This case involved a Danish father, a pilot, who wished to return to Denmark with the two children of the family. The father made an application in April 2019, well before COVID-19 was a concern. The father has sole custody of the children and the mother has very limited defined access.
The father’s motivation for relocation was for career purposes. The father’s employer approved a transfer from Hong Kong to London which would enable him to live in Denmark while reporting for duty at Heathrow, London. This allowed him to return to Scandinavia without losing hard-earned seniority in his employment. The father considered that the children would benefit from the move, particularly in relation to educational opportunities as there have been some challenges while the children were in Hong Kong.
The children, at ages 13 and 11, have expressed their views that they wished to move to Denmark with the father.
The mother opposed on the basis that neither of the children were born in Denmark, nor have they lived in Denmark. The mother was also fearful that if the children relocated, she would not have an opportunity to reconnect with the children.
Trial was scheduled to take place in April 2020, but was subsequently adjourned twice due to COVID-19 and the Hong Kong Court’s operating at a reduced capacity.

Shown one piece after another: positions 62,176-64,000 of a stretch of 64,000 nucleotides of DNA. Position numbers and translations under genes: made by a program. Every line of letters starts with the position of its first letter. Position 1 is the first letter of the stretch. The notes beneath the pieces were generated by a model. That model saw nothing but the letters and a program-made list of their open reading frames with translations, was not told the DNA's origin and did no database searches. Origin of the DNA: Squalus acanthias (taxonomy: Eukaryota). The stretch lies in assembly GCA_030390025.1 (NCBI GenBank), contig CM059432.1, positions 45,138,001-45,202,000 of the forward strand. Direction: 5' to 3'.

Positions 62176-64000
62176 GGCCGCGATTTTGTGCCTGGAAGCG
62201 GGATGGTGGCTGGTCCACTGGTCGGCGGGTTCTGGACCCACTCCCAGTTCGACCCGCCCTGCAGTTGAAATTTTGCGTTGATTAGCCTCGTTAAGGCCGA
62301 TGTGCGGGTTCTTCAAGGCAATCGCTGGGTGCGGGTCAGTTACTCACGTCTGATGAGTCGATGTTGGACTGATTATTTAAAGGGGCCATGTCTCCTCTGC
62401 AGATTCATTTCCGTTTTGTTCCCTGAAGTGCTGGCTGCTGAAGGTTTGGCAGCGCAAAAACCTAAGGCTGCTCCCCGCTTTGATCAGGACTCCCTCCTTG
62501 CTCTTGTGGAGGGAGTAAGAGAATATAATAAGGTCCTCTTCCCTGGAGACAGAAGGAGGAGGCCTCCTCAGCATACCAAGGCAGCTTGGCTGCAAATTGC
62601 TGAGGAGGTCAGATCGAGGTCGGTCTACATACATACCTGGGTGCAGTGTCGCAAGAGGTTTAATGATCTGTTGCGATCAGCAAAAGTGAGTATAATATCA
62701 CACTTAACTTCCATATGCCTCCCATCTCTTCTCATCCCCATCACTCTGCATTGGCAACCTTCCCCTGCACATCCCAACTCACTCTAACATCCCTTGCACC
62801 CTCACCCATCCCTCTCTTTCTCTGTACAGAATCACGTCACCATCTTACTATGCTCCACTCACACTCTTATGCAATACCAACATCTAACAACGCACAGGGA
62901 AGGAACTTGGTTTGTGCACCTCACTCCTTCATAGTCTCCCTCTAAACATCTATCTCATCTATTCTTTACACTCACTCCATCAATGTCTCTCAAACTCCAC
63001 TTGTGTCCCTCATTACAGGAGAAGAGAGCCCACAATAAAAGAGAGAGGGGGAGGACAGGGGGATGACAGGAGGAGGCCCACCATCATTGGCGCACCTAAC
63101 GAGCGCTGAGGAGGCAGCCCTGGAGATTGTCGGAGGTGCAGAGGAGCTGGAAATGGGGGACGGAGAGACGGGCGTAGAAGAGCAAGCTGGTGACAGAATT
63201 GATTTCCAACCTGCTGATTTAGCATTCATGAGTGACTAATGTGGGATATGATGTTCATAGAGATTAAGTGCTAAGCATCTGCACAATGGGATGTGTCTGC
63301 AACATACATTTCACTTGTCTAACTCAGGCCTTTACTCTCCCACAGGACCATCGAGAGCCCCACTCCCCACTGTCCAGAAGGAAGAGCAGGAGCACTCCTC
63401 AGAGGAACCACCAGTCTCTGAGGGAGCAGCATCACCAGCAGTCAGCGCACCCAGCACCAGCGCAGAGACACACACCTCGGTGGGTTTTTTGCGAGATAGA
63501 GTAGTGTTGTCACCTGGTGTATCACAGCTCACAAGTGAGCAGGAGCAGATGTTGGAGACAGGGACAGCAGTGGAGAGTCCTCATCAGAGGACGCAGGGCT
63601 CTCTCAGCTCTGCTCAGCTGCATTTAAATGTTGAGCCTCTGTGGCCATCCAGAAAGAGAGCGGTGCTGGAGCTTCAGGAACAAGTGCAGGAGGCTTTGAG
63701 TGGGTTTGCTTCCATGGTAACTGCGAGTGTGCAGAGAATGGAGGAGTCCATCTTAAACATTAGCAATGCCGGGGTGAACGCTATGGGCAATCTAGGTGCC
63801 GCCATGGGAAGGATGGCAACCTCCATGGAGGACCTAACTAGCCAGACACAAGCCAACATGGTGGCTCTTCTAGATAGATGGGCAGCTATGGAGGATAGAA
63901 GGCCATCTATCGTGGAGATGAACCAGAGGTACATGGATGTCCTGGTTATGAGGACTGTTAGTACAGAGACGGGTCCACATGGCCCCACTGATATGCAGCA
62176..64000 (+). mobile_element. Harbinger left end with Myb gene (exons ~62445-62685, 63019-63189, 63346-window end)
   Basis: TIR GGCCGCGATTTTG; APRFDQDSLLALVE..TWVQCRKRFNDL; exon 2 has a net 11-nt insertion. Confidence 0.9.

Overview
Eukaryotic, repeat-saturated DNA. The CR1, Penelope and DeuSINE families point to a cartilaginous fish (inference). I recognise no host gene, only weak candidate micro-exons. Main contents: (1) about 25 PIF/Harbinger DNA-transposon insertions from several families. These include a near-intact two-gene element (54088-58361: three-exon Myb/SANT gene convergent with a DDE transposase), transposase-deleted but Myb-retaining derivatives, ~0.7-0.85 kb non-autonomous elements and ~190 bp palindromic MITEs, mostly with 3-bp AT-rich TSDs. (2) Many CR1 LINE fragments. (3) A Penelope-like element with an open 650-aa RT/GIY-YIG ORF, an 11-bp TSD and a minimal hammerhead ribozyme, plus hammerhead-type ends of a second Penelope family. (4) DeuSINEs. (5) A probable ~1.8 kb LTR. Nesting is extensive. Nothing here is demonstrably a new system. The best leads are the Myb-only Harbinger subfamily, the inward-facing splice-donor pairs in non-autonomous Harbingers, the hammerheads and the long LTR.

In September 2020, the mother made an application to dismiss the father’s relocation application because of the rapidly developing situation caused by COVID-19 and the uncertainties following Brexit on 31 December 2020, the impending restructuring of the father’s employer (which was in the aviation industry) and the changes in the immigration requirements of Denmark. Alternatively, she sought leave for the parties to update the Court about their respective situations in 6 months.
For a number of reasons clearly set out within the judgment, the Judge Ivan Wong dismissed the mother’s application and granted the father’s relocation application. In doing so, the following points were made about the mother’s application and concerns about COVID-19:
- “…the world is now facing the COVID-19 pandemic. The pandemic is moving, and moving rapidly in some of the days, but it does not mean that the court should wait until the end of it or when the post-Brexit situation is clear. What the court should do is to consider the father’s application on the facts and materials before it now and come to a decision the best it can.”